And the holiday festivities at Fenway had another significance as well, one that extended beyond burnishing institutional reputations and boosting bottom lines. Here was America's civic religion made manifest.
In recent decades, an injunction to "support the troops" has emerged as a central tenet of that religion. Since 9/11 this imperative has become, if anything, even more binding. Indeed, as citizens, Americans today acknowledge no higher obligation.
Fulfilling that obligation has posed a challenge, however. Rather than doing so concretely, Americans—with a few honorable exceptions—have settled for symbolism. With their pronounced aversion to collective service and sacrifice (an inclination indulged by leaders of both political parties), Americans resist any definition of civic duty that threatens to crimp lifestyles.
A Navy Seal parachutes into Fenway Park. kke227/Flickr
To stand in solidarity with those on whom the burden of service and sacrifice falls is about as far as they will go. Expressions of solidarity affirm that the existing relationship between soldiers and society is consistent with democratic practice. By extension, so too is the distribution of prerogatives and responsibilities entailed by that relationship: a few fight, the rest applaud. Put simply, the message that citizens wish to convey to their soldiers is this: Although choosing not to be with you, we are still for you (so long as being for you entails nothing on our part). Cheering for the troops, in effect, provides a convenient mechanism for voiding obligation and easing guilty consciences.
In ways far more satisfying than displaying banners or bumper stickers, the Fenway Park Independence Day event provided a made-to-order opportunity for conscience-easing. It did so in three ways. First, it brought members of Red Sox Nation into close proximity (even if not direct contact) with living, breathing members of the armed forces, figuratively closing any gap between the two. (In New England, where few active-duty military installations remain, such encounters are increasingly infrequent.) Second, it manufactured one excuse after another to whistle and shout, whoop and holler, thereby allowing the assembled multitudes to express—and to be seen expressing—their affection and respect for the troops. Finally, it rewarded participants and witnesses alike with a sense of validation, the reunion of Bridget and her family, even if temporary, serving as a proxy for a much larger, if imaginary, reconciliation of the American military and the American people. That debt? Mark it paid in full.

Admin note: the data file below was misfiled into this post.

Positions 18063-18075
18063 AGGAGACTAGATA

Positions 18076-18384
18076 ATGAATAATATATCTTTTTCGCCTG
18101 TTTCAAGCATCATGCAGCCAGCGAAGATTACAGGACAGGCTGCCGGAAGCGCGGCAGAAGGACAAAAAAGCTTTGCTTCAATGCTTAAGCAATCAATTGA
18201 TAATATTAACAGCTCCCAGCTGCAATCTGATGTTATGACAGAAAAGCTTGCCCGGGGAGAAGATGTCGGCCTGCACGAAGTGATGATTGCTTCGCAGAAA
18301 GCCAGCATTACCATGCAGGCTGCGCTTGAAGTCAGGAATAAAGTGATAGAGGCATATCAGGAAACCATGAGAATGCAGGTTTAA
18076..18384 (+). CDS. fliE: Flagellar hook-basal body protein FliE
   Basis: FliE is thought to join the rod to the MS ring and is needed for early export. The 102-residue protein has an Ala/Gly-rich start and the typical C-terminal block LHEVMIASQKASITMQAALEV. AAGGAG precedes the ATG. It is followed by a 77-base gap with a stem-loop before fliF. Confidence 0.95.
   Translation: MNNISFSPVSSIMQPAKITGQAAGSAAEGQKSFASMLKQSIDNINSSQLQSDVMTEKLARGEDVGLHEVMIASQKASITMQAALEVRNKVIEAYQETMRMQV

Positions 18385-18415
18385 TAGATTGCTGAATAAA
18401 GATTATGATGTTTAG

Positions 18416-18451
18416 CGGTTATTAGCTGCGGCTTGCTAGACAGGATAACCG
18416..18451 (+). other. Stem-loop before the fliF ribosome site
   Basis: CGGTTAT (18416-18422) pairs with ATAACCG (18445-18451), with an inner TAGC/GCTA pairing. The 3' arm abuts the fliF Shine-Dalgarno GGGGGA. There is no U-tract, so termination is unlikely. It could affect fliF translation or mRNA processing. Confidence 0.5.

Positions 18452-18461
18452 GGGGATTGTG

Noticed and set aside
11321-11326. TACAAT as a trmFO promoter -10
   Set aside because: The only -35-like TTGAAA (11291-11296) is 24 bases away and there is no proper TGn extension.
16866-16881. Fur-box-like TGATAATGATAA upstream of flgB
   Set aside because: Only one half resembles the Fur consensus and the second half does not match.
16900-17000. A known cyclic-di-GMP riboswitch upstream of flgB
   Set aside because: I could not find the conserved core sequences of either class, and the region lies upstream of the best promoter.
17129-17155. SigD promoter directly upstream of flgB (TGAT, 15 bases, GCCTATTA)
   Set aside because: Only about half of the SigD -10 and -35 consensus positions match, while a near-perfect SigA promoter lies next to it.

The late German theologian Dietrich Bonhoeffer had a name for this unearned self-forgiveness and undeserved self-regard. He called it cheap grace. Were he alive today, Bonhoeffer might suggest that a taste for cheap grace, compounded by an appetite for false freedom, is leading Americans down the road to perdition.
Andrew J. Bacevich, the author of Washington Rules: America's Path to Permanent War, is professor of history and international relations at Boston University. His next book, of which this post is a small part, will assess the impact of a decade of war on American society and the United States military. To listen to Timothy MacBain's latest TomCast audio interview in which Bacevich discusses cheap grace and military spectacle, click here, or download it to your iPod here. To stay on top of important articles like these, sign up to receive the latest updates from TomDispatch.com here.